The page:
Statsky stressed that everyone felt like they’d told all the stories they needed to, saying, ”I think the thing that’s nice is that Mike and we all kind of really did our due diligence in making sure there weren’t things left on the table that we didn’t explore or say. Of course we love these characters and I would love to write jokes for these actors to say for ten more years, but I do feel like we felt good about the fact there weren’t these major story errors, and exactly like Megan was saying, we moved at such a fast pace that we really churned through story pretty quickly. And so, by function of that, there wasn’t a lot of stuff left that we were like, ‘Oh no, but if we end now, we can’t do X, Y, Z!’ We kind of got to say it all, which is exciting.”


D'Arcy Carden with fans at San Diego Comic-Con

Viewers of The Good Place really, really love The Good Place, which was very clear when the series made its final appearance at San Diego Comic-Con this summer in front of a packed room of truly adoring and outright emotional fans. In fact, many represented that love with The Good Place cosplay, much of it centered around Janet (D’arcy Carden)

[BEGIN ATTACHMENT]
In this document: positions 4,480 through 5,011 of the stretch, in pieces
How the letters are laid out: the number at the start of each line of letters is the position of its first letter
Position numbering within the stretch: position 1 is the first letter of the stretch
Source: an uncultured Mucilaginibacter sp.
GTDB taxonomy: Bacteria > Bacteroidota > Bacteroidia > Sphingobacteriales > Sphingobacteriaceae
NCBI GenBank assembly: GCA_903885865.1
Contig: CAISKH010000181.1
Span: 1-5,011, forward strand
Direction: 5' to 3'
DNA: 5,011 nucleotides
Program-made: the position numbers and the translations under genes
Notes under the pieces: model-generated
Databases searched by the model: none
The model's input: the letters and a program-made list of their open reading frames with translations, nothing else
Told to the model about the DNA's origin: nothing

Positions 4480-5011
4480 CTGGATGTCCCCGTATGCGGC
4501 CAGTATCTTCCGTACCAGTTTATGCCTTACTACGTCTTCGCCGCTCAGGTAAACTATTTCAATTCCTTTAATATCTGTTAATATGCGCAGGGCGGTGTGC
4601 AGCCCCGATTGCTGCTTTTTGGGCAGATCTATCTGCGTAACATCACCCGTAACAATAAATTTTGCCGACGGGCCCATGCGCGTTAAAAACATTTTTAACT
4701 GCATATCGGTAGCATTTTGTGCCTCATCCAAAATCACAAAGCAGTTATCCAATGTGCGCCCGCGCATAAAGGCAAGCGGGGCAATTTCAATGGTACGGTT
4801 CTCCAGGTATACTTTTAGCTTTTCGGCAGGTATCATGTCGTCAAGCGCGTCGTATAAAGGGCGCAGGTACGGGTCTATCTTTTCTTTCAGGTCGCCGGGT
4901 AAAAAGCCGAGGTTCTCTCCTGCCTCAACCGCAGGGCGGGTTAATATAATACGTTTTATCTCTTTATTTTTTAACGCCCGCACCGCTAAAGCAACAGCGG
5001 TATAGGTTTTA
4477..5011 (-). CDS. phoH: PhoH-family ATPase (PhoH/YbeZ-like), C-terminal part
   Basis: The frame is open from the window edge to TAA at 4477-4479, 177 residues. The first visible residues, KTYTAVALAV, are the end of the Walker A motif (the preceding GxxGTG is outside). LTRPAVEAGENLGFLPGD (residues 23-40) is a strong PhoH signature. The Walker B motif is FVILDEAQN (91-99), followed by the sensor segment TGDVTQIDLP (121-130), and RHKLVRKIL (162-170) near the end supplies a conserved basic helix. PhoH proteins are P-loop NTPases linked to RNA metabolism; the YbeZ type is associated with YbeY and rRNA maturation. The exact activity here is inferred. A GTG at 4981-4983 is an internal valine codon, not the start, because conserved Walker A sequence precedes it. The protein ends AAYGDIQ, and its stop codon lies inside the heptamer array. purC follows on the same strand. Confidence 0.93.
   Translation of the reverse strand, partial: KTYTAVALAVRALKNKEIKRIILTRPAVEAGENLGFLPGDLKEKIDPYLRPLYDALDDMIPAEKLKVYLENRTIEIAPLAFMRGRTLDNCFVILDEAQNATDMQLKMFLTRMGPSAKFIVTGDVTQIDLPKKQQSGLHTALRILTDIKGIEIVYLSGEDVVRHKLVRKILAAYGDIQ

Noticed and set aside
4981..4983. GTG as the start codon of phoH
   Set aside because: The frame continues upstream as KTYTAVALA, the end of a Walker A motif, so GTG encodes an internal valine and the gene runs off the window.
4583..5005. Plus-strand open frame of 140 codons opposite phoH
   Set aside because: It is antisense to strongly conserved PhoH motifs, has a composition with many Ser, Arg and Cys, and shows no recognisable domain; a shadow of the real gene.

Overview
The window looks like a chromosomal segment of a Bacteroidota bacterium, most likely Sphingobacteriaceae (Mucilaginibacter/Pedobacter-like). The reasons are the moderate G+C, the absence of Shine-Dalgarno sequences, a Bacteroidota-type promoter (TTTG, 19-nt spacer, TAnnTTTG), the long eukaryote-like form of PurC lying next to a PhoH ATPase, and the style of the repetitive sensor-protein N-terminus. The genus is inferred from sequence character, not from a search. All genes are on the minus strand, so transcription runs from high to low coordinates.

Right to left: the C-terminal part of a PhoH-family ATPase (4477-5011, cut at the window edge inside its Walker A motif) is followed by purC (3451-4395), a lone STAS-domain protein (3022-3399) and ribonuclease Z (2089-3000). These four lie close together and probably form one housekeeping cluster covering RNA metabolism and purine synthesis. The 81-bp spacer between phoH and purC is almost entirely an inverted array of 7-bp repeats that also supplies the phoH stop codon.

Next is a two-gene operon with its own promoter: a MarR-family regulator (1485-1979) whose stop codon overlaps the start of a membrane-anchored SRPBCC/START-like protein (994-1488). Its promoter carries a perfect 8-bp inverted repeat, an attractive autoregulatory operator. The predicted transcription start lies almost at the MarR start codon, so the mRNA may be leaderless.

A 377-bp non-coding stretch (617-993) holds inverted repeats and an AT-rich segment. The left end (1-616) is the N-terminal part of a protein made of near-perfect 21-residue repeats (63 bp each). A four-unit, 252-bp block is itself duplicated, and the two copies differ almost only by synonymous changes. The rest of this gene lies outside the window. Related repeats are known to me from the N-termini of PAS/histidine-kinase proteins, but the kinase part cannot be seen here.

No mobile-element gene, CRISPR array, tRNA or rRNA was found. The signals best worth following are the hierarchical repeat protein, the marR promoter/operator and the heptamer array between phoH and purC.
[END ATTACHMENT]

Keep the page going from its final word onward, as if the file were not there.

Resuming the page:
Asked why their fans love and connect to The Good Place so very much, Amram replied, “I think a lot of people, even just seeing people online talking about the show, have commented that it comforts them. We both worked on Parks and Rec too, which has a similar vibe of comfort and joy. But that is a responsibility that I think the writers felt and were happy about. It’s like people watch the show sometimes with their kids to feel better about the world. As someone who feels really bad about the world all the time, the idea that you might make someone feel a little better is a wonderful thought. People get very emotional when talking about the show because it’s about very heady issues.”